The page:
The Labyrinth of Time. (computer game) (Software Review) (Evaluation)
by Peter Olaafson
CD-ROM game remains something of an oxymoron. The expensive CD-ROM medium is most often used to store extra pictures, sound, and music, with additional depth a secondary cosideration (if it is considered at all). CD-ROM games may be bigger and prettier than other games but there often isn't that much game to them at all.
At first glance, Electronic Arts' Labyrinth of Time seems to fit squarely into that category. In a sense, it is the most basic of graphic adventures. You use a simple icon interface to stroll through a range of fantistic landscapes--from subway to hotel to mirror maze and so on--and collect objects that permit you to solve horizon-expanding puzzles. There's not much of a story. There are no characters to talk to. There's not much text at all, in fact.
And yet Labyrinth always manages to rise above the genre. The movement may be square by square, but each of those squares has four distinct views--many of them with gorgeous and unique closeups, from little signs to ray-traced detail work. The SVGA artwork is haunted by shadow and reflection and lit as if from within. The inventory feature isn't centered on a bunch of little cubbyholes; each object is granted its own screen. Doors open, the elevator runs, and the toilet works.
And I can't believe I've gotten this far without mentioning an intimidating cyclic score that rivals the very best music not simply for computer games but for any entertainment medium. It's stirring and frightening, and you will remember it long after the fan is silent and the monitor cold. This is one case in which those sleek extras that often make CD-ROM game an oxymoron instead turn a potentially mundane adventure into a new creature. It's at once a game to play and a place to visit and lose yourself in.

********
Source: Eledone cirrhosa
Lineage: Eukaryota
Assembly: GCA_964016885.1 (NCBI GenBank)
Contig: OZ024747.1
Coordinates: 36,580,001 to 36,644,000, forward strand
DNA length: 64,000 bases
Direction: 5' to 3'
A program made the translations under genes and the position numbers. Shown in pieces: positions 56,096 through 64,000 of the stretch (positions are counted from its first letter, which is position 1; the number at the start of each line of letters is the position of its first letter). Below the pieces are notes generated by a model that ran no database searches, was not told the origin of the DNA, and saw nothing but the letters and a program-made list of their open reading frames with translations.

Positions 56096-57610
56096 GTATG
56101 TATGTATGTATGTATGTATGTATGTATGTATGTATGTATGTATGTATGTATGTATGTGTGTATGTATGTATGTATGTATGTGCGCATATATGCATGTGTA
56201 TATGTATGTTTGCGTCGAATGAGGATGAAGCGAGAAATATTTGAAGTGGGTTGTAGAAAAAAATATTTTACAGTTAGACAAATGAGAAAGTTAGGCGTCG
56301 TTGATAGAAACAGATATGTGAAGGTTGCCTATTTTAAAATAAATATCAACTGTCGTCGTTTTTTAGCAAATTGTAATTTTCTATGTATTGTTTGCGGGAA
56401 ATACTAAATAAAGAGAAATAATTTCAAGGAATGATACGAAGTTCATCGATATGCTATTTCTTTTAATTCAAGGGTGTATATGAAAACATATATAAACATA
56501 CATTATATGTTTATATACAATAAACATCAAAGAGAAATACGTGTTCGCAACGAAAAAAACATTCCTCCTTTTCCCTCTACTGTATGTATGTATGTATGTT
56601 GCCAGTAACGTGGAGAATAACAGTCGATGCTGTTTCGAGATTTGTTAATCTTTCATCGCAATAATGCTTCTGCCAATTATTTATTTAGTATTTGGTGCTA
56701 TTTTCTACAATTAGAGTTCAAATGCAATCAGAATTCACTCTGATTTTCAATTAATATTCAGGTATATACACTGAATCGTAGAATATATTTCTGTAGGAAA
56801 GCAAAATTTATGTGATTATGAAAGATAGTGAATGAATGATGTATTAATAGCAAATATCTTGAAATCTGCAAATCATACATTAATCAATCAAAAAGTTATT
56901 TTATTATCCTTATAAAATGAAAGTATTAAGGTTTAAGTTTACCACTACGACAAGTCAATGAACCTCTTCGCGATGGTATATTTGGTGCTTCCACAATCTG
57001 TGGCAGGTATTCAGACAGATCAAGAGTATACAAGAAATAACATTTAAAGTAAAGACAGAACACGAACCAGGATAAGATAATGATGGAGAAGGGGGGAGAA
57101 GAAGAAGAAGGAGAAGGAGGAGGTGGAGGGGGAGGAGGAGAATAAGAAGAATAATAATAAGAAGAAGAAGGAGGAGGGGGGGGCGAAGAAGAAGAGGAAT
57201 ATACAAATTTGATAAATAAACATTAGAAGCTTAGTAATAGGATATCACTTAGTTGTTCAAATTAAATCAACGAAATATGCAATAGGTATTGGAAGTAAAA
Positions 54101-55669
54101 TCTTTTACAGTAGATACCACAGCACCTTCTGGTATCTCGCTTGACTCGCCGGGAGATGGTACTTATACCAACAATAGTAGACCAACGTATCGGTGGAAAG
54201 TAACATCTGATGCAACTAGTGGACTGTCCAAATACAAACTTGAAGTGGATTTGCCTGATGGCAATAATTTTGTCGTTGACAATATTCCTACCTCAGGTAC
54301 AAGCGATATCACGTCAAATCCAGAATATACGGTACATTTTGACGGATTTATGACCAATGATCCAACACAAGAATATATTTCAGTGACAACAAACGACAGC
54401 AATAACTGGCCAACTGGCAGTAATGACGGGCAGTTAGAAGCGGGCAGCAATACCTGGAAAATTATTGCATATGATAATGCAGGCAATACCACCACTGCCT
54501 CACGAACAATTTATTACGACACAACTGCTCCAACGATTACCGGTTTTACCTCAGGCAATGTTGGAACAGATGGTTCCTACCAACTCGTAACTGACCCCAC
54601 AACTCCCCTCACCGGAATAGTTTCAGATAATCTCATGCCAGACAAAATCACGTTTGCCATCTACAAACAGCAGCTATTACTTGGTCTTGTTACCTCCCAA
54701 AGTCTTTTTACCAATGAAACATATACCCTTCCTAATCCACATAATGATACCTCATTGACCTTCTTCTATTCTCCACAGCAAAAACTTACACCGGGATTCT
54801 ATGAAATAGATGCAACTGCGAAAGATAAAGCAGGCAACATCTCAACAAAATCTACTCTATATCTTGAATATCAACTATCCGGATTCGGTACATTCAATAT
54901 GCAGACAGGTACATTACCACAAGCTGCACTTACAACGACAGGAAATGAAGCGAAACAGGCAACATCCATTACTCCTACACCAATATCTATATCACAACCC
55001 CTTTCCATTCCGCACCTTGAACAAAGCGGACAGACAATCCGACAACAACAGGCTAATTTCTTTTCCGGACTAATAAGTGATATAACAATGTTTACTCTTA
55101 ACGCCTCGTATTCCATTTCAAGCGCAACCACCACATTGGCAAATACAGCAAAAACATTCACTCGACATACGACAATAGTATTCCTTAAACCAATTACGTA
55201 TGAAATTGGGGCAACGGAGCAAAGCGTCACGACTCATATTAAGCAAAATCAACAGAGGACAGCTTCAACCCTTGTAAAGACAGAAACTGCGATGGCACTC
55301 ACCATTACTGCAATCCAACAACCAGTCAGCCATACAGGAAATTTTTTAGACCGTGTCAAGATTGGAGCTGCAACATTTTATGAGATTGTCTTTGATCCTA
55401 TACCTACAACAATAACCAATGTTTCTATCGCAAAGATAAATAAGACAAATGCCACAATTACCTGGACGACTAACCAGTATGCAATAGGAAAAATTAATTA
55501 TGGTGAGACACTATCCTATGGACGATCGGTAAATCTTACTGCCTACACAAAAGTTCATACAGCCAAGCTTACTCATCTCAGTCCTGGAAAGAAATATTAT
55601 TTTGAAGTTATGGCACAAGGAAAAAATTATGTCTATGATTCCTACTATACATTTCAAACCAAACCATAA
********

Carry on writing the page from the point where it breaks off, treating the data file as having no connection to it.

The technical stuff never gets in the way of that experience. I had much less trouble getting Labyrinth going than most other CD-ROM products. It barely takes up any space on your hard disk--just a hundred bytes or so per save. And while the SVGA graphics can be a bit slow to load from a standard-speed drive, Labyrinth appears to store recently accessed screens in RAM, so flipping through each room's views needn't always be a chore.
Little here is a chore. All you need do is turn off the lights, turn up the sound, and allow yourself to be swept away. If I had to be lost in a labyrinth, this is the one I'd choose.